HST 226 History of London (3)
Topographical, social, economic, and political history of London from the earliest times. Lectures, student papers and reports, museum visits and lectures. Includes guided city walks, enabling students to gain a greater understanding of the content of the course.
THE 266 Modern English and Continental Drama and the London Stage (3h) (D)
Studies the works of major playwrights of England and Europe from 1875 to the present. Includes prepaid tickets to at least twelve productions of classic plays currently being presented in London theaters. May also include an excursion to Stratford-upon-Avon to view a classical Shakespearian performance. This course is cross listed as ENG 347 which can count as English major/minor credit or English divisional credit
POL 234 United Kingdom Politics in a Global Age (3h) (CD) This course is not typically taught at the Worrell House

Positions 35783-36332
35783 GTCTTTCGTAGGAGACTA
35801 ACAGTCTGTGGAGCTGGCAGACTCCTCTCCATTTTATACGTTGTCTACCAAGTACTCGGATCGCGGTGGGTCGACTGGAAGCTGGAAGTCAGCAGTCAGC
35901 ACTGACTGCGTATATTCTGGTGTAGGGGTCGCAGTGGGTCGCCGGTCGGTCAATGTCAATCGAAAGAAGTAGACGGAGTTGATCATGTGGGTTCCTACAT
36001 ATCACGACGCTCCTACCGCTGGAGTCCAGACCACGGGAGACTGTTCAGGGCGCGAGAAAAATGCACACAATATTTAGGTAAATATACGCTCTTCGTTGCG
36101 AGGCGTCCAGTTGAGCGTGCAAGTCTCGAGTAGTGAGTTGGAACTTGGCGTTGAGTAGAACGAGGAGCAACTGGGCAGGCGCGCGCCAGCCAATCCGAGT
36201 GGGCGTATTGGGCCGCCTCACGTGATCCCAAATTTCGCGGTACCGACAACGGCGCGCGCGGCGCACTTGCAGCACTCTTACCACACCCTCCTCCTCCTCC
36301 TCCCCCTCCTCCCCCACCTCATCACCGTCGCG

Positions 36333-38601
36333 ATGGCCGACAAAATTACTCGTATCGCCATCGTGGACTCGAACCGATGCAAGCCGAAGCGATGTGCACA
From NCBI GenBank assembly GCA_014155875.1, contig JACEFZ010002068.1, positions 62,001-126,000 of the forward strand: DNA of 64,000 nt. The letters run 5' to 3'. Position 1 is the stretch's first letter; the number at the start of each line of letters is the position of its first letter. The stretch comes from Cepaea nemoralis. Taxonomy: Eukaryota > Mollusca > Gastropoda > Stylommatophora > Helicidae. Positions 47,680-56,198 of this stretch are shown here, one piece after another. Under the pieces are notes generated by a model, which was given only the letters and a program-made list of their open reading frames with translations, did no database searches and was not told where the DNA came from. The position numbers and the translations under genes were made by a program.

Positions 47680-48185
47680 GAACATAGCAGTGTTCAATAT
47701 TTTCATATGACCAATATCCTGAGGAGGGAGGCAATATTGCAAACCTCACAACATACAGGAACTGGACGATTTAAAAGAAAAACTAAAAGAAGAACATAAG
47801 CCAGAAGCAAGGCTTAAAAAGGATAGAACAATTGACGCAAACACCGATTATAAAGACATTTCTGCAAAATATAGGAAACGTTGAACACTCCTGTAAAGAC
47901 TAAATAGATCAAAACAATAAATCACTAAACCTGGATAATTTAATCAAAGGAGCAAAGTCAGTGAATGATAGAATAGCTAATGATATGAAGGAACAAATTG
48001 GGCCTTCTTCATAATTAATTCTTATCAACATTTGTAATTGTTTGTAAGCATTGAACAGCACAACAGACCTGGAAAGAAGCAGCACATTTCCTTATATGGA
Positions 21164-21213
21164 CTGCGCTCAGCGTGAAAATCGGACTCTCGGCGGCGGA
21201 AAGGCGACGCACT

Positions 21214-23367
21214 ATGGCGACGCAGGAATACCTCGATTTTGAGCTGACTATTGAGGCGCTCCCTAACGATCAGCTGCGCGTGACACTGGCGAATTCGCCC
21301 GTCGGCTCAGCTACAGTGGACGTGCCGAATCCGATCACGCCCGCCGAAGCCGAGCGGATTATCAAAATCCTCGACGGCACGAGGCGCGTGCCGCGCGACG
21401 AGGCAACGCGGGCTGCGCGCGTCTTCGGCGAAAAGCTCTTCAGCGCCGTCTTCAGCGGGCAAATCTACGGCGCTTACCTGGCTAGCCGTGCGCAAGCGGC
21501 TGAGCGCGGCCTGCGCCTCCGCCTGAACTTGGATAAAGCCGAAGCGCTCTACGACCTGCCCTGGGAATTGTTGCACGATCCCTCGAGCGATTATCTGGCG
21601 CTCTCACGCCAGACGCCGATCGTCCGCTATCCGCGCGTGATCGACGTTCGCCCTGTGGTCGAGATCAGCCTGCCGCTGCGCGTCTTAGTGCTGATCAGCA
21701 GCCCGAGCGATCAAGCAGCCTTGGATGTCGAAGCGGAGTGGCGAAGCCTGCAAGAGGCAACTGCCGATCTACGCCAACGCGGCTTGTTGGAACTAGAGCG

Introduces the nature and content of contemporary United Kingdom politics by placing those politics in a wider analysis of United Kingdom history, society, and international positions.
Fall 2014 with Dr. Robert Browne, Biology
Worrell House accommodates fourteen students. There are five student bedrooms, four bathrooms, a large kitchen, a student lounge, a living room, two libraries, and a seminar room. Modern kitchen facilities are available, and students often prefer to cook their meals together in the house. The house is wired for Internet access and students should bring their laptop computers. The living room, called the Churchill Room, was named in honor of the former prime minister and statesman. His daughter, Sarah Churchill, unveiled a bust of Churchill at the 1977 dedication of the house. A beautiful English garden is located behind the house. There is a ground floor apartment (flat) for the Resident Professor consisting of three bedrooms, two bathrooms, and a kitchen.
BIO 330 Land and Natural Resource Policy (3h)
BIO 350 Conservation Biology (3h)
Lectures, readings, and discussions examining biological resources, their limitations and methods or sustainability. Genetic, aquatic, terrestrial, and ecosystem resources are examined.
Spring 2015 with Dr. Tom Brister, Political Science and International Affairs